New research from the Florida State University College of Medicine found that changes in the brain associated with Alzheimer’s disease are often visible early on in individuals with personality traits associated with the condition.
The study focused on two traits previously linked to the risk of dementia: neuroticism, which measures a predisposition for negative emotions, and conscientiousness, which measures the tendency to be careful, organized, goal-directed and responsible.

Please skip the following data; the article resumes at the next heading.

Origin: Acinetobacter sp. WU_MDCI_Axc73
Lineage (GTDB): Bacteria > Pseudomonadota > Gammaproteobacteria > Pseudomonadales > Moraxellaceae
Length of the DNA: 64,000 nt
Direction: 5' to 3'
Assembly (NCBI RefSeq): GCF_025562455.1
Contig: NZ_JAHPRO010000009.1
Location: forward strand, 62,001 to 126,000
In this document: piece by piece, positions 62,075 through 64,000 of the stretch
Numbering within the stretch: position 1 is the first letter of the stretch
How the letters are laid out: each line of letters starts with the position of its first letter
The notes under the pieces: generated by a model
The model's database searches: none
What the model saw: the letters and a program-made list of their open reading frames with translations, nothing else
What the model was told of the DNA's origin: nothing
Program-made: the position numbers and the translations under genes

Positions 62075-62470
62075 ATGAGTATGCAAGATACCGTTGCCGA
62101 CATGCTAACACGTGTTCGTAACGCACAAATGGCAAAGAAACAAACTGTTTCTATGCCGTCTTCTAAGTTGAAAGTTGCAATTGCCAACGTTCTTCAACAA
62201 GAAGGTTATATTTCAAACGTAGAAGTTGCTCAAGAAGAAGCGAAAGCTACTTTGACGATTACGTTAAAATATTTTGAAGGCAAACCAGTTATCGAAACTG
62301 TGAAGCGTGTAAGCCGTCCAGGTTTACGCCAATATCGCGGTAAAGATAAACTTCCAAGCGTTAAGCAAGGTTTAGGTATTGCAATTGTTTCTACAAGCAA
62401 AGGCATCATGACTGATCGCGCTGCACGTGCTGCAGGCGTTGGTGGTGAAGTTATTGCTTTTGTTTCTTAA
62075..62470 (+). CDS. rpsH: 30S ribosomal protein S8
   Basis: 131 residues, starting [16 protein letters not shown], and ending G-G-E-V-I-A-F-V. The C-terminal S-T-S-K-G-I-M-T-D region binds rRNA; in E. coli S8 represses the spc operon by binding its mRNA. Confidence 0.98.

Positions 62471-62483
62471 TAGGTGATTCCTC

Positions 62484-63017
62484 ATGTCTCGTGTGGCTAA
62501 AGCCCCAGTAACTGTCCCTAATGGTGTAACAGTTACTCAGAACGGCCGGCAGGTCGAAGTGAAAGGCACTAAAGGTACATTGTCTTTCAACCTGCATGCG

“We have done studies showing who’s at risk of developing dementia, but those other studies were looking at the clinical diagnosis,” said Antonio Terracciano, professor of geriatrics at the College of Medicine. “Here, we are looking at the neuropathology; that is, the lesions in the brain that tell us about the underlying pathological change. This study shows that even before clinical dementia, personality predicts the accumulation of pathology associated with dementia.”